In a Thursday foreign-policy address, billed as a vision “that works for all Americans,” Sen. Elizabeth Warren (D-MA) is expected to link President Trump with authoritarian regimes throughout the rest of the world.
“We must face reality head on: President Trump’s actions and instincts align with those of authoritarian regimes around the globe,” the senator and possible 2020 presidential candidate will tell an audience at American University this afternoon, according to prepared remarks provided to The Daily Beast.
“He embraces dictators of all stripes. He cozies up to white nationalists. He undermines the free press and incites violence against journalists. He attacks the independence of our Judiciary. He wraps himself in the flag and co-opts the military for partisan purposes—but he can’t be bothered to visit our troops in harm’s way.”
As a member of the Senate Armed Services Committee who has traveled overseas extensively over the past five years, Warren’s speech lays out a broad progressive prescription for foreign policy, including advocating for a new approach to trade, re-upping nuclear-security deals, reassessing the costs of international military action, and leveraging access to U.S. markets as a means to insisting on environmental protections.
The address functions as a fusion of her experience on the committee with her domestic economic views, which she argues are intrinsically linked to foreign policy of the United States.
A broad majority of the address will stress that the limitations to American foreign policy success precede Trump’s ascendance to the White House.
“While it is easy to blame President Trump for our problems,” she says, “the truth is that our challenges began long before him. And without serious reforms, they are just as likely to outlast him.”
She notes that “globalization of trade has opened up opportunity and lifted billions out of poverty around the world,” but “our trade and economic policies have not delivered the same kind of benefits for America’s middle class.”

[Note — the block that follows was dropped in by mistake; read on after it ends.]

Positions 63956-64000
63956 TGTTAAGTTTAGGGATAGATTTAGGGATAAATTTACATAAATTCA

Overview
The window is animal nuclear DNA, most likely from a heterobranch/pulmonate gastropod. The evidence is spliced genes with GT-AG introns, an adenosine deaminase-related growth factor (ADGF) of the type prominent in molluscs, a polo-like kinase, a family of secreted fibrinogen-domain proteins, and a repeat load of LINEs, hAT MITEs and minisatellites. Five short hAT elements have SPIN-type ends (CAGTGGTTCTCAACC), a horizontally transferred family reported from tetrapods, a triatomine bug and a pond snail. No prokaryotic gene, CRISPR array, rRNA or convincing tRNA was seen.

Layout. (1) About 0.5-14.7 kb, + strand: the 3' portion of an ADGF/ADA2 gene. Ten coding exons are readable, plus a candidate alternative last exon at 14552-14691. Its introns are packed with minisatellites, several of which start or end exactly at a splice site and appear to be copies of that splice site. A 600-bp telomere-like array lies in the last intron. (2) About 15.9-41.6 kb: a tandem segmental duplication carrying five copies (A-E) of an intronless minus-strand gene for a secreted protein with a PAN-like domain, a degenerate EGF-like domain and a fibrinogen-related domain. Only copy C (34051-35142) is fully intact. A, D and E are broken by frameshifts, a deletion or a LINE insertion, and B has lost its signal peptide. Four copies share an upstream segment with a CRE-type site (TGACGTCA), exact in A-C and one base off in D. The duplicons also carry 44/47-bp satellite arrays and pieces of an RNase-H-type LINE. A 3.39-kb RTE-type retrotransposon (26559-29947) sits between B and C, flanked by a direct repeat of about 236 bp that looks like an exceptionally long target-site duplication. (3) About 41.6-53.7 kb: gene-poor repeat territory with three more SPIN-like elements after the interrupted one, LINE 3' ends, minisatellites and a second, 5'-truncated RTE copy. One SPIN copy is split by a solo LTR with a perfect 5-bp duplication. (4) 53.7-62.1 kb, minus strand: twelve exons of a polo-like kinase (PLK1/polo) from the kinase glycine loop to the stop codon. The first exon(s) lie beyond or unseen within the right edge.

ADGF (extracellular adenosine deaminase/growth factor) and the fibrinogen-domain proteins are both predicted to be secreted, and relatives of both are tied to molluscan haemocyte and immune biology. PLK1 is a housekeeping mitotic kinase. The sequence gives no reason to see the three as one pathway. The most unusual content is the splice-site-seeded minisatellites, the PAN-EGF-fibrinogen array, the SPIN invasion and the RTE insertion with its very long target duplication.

In advocating a new approach to trade, Warren says that she would not support NAFTA 2.0 and that there need to be new rules for “global capitalism in the 21st century,” including greater transparency, firmly protected data rights, and a serious effort on fighting climate change.
Warren also discusses America’s relationship with Saudi Arabia, the focus of bipartisan outrage in the weeks following the murder of journalist Jamal Khashoggi, as well as continued U.S. involvement in Yemen.
Part of the speech addresses cutting the “bloated defense budget,” and uses Saudi Arabia as an example of “the stranglehold of defense contractors on our military policy.”
“If you’re skeptical that this a problem, consider this: the president of the United States has refused to halt arms sales to Saudi Arabia in part because he is more interested in appeasing U.S. defense contractors than holding the Saudis accountable for the murder of a Washington Post journalist or for the thousands of Yemeni civilians killed by those weapons,” the senator says. “The defense industry will inevitably have a seat at the table—but they shouldn’t get to own the table.”
These remarks follow a rebuke to President Trump in the Senate on Wednesday as 63 senators voted to advance a resolution ending U.S. involvement in the Saudi-led conflict in Yemen, which is estimated to have killed 85,000 children. The measure pushed by Sen. Sanders (I-VT), Sen. Mike Lee (R-UT), and Sen. Chris Murphy (D-CT) has earned Republican support as well.
Hinting at a possible 2020 candidacy, the progressive senator has raised money for candidates and state parties, introduced sweeping legislation targeting corruption in the United States and openly said that she would “take a hard look” at pursuing higher office.
And in the final section of Warren’s foreign-policy speech, there are strong suggestions she may follow through with a presidential run.
“The time for holding back is over. Patriots of every political persuasion must stand up to this type of behavior. Americans must demonstrate to this President and to the world that we are not sliding toward autocracy—not without a fight,” Warren says. “Fifty five years ago, when President John F. Kennedy spoke here at American University, he said that, ‘Our problems are man-made—therefore, they can be solved by man.’ The same is true today. OK, I’d add that they can also be solved by women, too.”
“I believe in us. I believe in what we can do. I believe in democracy and in what we must do to save it,” she concludes.